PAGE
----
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SI NOW

July 27, 2015
July 27, 2015

Table of Contents
July 27, 2015

SI NOW
INBOX
BRITISH OPEN
  • JORDAN SPIETH FELL JUST SHORT IN HIS BID TO WIN A THIRD STRAIGHT MAJOR, AS HARSH WEATHER AT ST. ANDREWS, A DENSE PACK OF CONTENDERS AND A MONDAY FINISH CREATED THE PERFECT CRUCIBLE FOR ANOTHER GOLFER ALSO WITH THE GRIT OF HOGAN

BASEBALL
COLLEGE FOOTBALL
BASKETBALL
  • THE FORMER KENTUCKY AND NBA STAR HAS STRUGGLED WITH AN ADDICTION TO PAINKILLERS SINCE HIS PLAYING CAREER WOUND DOWN 15 YEARS AGO. AFTER BEING ARRESTED FOR THEFT AND TRAFFICKING IN STOLEN PROPERTY, HE'S TRYING TO REBUILD HIS LIFE

Darrelle Revis
  • Now that he's ditched the Super Bowl--winning Patriots for a homecoming (and a lot of cash) in New York, Darrelle Revis wants to make a few things clear. No, it's not all about the money. But it's not entirely about rings either. It's about winning the negotiation ... and, the Jets hope, following in Joe Namath's footsteps

POINT AFTER

SI NOW

By WITH HOST Maggie Gray

SPENCER HAYWOOD

This is an article from the July 27, 2015 issue

The ABA and NBA veteran recounts his days in both leagues and his successful antitrust lawsuit against the NBA, allowing underclassmen to be eligible for the draft.

MAGGIE GRAY: When you were battling in court for the right to [leave college and] turn pro, did you think it would take the shape that it has?

SPENCER HAYWOOD: The ABA allowed me to play that first year [after I left the University of Detroit at the end of my sophomore year], making an exemption, and then all of the players started coming out. Julius Erving, George Gervin, Moses Malone, all of those guys were coming into the ABA, not the NBA. Sam Schuman, the owner of the Seattle SuperSonics, said, "Well, if we don't fight for these guys to play, we are going to lose this case." And so the fight just went on and on. It was sold to the public that [leaving college early] would be the downfall of college basketball. It would be the downfall of professional basketball because you would have a lot of unskilled players coming in, you would have an influx of black athletes coming in. So there was just a lot of stuff going on. That fight took a complete year. [After I joined the Sonics in 1970] I was thrown out of several arenas. When I would walk on the floor, they would make an announcement: "Ladies and gentlemen, we have an illegal player on the floor, number 24, and he must be escorted off the grounds."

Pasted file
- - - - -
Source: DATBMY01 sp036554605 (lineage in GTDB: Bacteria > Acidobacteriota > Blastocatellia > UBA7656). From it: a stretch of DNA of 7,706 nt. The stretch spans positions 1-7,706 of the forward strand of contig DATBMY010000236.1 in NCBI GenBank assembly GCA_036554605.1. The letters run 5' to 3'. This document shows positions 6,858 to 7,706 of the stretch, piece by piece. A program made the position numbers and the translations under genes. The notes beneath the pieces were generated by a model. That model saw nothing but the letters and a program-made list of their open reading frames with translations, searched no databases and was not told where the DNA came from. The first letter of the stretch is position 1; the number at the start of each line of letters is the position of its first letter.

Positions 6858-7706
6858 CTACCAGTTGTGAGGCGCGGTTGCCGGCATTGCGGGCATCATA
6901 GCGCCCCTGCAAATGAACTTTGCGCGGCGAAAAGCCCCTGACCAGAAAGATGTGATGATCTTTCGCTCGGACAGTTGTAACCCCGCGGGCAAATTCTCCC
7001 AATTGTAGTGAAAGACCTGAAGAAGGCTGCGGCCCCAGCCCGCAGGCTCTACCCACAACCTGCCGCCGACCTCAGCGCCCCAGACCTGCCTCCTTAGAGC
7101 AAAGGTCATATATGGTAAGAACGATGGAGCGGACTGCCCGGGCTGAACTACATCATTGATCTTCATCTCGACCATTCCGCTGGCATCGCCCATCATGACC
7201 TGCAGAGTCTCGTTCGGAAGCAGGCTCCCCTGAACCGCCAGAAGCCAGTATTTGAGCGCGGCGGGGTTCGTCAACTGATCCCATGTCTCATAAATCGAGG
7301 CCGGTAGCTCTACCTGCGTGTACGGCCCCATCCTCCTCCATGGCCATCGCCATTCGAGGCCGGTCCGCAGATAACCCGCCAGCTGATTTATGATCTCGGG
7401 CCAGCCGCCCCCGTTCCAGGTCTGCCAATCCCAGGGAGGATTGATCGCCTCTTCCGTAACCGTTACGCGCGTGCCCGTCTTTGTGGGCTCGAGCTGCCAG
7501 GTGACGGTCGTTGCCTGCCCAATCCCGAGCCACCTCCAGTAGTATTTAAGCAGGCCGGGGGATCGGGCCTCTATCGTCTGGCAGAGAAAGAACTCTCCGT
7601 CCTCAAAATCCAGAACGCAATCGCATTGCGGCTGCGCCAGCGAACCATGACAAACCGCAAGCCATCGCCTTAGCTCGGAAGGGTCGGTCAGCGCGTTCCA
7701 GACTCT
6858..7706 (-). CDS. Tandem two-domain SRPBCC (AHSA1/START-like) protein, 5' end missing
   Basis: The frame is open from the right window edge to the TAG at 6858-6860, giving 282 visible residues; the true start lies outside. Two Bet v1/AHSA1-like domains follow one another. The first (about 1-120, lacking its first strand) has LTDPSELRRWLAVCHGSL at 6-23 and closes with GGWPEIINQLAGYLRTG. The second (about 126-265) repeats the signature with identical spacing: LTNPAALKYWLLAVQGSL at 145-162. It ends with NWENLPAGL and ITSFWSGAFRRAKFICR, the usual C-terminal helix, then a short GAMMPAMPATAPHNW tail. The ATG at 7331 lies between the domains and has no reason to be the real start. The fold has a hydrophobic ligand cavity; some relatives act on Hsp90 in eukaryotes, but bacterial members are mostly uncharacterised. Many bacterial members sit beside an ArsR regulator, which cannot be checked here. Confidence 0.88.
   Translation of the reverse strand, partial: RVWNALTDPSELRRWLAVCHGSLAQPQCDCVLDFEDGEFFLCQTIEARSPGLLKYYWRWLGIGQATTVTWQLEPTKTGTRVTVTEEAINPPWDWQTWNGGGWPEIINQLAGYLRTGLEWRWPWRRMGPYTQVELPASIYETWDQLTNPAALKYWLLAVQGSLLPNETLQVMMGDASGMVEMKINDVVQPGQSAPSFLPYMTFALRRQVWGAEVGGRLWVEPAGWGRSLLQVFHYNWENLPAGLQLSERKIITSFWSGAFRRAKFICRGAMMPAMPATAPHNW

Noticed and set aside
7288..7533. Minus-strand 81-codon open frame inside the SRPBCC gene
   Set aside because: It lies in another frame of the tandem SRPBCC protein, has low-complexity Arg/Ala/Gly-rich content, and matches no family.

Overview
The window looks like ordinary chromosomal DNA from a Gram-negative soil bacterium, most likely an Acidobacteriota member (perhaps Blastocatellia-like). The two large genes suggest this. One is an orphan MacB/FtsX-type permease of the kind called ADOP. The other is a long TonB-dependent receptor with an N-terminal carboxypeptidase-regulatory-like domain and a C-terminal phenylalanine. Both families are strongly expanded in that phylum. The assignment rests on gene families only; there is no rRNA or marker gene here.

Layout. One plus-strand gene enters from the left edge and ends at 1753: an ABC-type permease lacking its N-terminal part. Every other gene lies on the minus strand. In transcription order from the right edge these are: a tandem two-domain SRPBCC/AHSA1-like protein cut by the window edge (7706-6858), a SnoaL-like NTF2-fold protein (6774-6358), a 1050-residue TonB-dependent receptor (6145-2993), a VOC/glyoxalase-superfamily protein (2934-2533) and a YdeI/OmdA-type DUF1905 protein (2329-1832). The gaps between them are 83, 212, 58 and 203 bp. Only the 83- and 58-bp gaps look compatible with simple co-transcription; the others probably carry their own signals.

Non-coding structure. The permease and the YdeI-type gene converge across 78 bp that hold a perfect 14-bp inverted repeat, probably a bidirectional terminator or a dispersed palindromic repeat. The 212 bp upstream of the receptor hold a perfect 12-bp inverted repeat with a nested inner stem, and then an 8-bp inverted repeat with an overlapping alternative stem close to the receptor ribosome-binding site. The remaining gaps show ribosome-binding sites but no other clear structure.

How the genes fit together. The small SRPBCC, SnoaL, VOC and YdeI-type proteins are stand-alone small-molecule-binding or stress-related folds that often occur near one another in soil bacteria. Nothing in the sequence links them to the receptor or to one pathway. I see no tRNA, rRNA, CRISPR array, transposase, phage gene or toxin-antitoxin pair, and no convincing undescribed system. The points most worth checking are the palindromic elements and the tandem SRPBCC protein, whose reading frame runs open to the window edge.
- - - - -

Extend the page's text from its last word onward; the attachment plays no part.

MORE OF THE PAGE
MG: That's so dramatic. I can't imagine what that would be like.

SH: It was horrible. I was 20 years old. One night we played the Bulls, and their whole team walked off the floor because their owners didn't want me to set sight on their players.

For more of Haywood's interview, plus the SI Now archive, go to SI.com/sinow

"One night we played the Bulls, and their whole team walked off the floor."
—Spencer Haywood

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PHOTORICHARD SHEINWALD/AP (HAYWOOD)PHOTOSTEVE BARDENS/FIFA/GETTY IMAGES (TEAM)PHOTOMATT YORK/AP (PERALTA)PHOTOANDY LYONS/GETTY IMAGES (DALTON)PHOTOCHRIS CARLSON/AP (KERSHAW)PHOTO